Life Insurance Lawyer Maine
Whether you reside in: Auburn; Bangor; Biddeford; Lewiston or Portland; our life insurance attorneys who live and work here in Maine are here to help resolve your delayed or denied life insurance claim.
COVID-19 UPDATE: Our Maine life insurance attorneys are now handling numerous COVID-19 Coronavirus denied life insurance claims.
Can a greedy life insurance agent jeopardize your policy?
There are few more dangerous forces in business than greed. Unfortunately, however, greed can strike almost any industry and can wreak havoc for the unsuspecting. The life insurance industry is rife with greed.
Take, for example, the very manner in which life insurance companies conduct business. The goal of every life insurance company is to collect the greatest amount of premiums from the greatest amount of policyholders. That would be all fine and good if life insurers then routinely paid out death benefits when those premium-paying policyholders died.
That’s not always what happens. Instead, the insurance companies hire armies of lawyers whose sole job is to concoct phony reasons to deny valid claims against those policies. They do this because the fewer claims they have to pay out, the greater their profits. As lawyers who specialize in the wrongful denial of life insurance claims, we see insurance companies engage in these illicit tactics every day.
To add insult to injury, the greed doesn’t stop at the corporate level. Some life insurance agents, themselves motivated by greed and high pressure to sell policies, engage in tactics that are every bit as harmful to the consumer. This article explores the circumstances surrounding one such agent, and the disastrous impact he had on policyholders in his small town. While we typically like to report on cases where a policy beneficiary triumphed against a bogus claim denial by a life insurer, this article is more of a cautionary tale for those who may be in the process of obtaining insurance.
Handling the life insurance application process
With some limited exceptions, nearly all life insurance policies require the policyholder to undergo an application process before a policy can issue. While the thoroughness of that process varies from company to company (and policy to policy), it typically involves some level of investigation into the applicant’s health history. In most cases, that investigation involves a detailed health questionnaire, followed by a simple physical examination.
The requirement of truthfulness in the application process cannot be understated. A life insurance policy, at its core, is a legal contract. Contracts must be premised on the truth. Otherwise, the party who was lied to during contract negotiations may later be able to rescind the contract.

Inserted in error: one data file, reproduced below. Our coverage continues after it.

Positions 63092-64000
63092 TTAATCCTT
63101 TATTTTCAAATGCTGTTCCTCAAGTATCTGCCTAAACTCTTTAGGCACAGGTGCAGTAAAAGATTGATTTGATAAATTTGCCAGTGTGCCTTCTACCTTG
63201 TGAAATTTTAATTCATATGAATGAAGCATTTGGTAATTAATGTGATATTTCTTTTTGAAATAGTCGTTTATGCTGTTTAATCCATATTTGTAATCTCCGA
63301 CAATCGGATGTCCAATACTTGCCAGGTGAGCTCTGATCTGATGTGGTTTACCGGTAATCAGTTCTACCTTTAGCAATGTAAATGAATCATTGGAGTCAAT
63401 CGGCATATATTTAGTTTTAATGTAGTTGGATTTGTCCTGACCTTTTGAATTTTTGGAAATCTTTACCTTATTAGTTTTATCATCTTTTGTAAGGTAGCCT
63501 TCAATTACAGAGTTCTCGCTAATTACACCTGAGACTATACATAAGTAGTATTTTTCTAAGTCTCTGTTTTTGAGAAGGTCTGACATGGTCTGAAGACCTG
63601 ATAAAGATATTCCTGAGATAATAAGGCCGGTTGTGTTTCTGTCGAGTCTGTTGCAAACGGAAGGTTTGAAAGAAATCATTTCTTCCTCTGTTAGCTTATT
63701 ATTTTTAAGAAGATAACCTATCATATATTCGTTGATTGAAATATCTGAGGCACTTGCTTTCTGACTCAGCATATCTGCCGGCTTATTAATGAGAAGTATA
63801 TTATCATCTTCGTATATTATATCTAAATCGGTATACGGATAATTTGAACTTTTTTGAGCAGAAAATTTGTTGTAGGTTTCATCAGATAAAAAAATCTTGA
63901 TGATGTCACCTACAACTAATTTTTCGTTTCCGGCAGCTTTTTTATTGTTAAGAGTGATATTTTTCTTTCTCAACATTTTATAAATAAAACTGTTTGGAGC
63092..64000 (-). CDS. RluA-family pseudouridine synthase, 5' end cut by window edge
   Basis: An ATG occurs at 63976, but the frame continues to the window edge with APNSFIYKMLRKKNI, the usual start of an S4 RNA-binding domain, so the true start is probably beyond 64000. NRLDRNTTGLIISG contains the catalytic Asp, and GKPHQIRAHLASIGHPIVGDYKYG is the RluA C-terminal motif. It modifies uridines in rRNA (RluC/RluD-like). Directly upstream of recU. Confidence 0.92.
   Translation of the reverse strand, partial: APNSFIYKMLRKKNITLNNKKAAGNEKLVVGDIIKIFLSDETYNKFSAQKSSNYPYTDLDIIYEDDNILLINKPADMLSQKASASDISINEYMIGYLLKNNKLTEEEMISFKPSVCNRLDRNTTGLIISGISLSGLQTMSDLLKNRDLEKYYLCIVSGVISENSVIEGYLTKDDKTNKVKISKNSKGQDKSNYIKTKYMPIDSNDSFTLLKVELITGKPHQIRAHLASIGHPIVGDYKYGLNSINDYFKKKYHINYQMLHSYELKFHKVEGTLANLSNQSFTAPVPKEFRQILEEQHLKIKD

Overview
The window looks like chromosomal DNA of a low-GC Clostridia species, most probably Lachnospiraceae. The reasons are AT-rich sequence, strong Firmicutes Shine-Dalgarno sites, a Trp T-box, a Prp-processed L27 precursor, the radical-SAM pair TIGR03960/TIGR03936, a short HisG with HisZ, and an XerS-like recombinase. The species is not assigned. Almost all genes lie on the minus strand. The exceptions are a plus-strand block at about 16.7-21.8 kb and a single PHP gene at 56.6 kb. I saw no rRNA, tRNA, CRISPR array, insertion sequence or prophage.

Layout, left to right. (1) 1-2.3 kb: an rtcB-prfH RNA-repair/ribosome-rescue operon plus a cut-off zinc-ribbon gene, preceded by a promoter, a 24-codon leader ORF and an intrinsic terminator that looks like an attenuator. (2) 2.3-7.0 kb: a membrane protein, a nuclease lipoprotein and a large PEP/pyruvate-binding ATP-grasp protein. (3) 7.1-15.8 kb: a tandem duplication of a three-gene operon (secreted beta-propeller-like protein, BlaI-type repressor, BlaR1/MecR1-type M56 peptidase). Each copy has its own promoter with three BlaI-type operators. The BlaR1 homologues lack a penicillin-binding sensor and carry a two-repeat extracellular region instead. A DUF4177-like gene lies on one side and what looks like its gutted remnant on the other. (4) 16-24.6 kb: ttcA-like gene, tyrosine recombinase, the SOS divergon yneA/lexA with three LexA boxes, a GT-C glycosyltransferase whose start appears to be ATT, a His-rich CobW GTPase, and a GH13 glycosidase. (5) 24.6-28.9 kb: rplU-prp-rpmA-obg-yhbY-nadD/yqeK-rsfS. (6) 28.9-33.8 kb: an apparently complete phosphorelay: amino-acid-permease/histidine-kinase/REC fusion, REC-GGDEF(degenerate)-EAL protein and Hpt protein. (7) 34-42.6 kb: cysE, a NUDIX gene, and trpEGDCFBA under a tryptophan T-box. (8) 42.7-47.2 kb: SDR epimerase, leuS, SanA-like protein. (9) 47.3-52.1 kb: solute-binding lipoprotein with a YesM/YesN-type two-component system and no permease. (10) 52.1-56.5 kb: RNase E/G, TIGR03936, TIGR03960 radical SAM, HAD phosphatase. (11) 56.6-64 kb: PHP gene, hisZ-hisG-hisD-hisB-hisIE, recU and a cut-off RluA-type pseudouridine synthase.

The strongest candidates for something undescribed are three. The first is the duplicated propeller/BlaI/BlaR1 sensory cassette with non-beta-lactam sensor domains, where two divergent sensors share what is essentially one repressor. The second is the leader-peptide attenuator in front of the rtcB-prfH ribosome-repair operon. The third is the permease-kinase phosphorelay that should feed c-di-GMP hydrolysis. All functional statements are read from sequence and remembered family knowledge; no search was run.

In the life insurance context, that means that a policy applicant must give the insurance company truthful information about his health history. If he does not, and later dies of an undisclosed medical condition, the insurer may be able to avoid its obligation to pay a death benefit to policy beneficiaries. Fortunately, most people understand this and are truthful in answering questions about their health.
Beware of agents who want to answer health questionnaires for you
As noted above, insurance agents can be under tremendous pressure to sell policies. This may be because they are paid a commission based on a percentage of premiums, or simply because they want to get ahead within their agency by selling more policies than anyone else. Regardless of the motivation, some life insurance agents play some pretty dirty tricks to meet their policy quotas.
Such was the case with one agent named Tim. Tim’s game was relatively simple. Every time he met a new client who wanted to purchase a life insurance policy, Tim would set up a phone call with that person to go over the extensive health questionnaire required by the insurance companies he represented. Tim asked each client to set aside one to two hours for the call. During that call, Tim would read each question on the application aloud to the client, and then record their answers on an application form that would be submitted to the insurance company. Tim touted this process as “gold standard customer service.”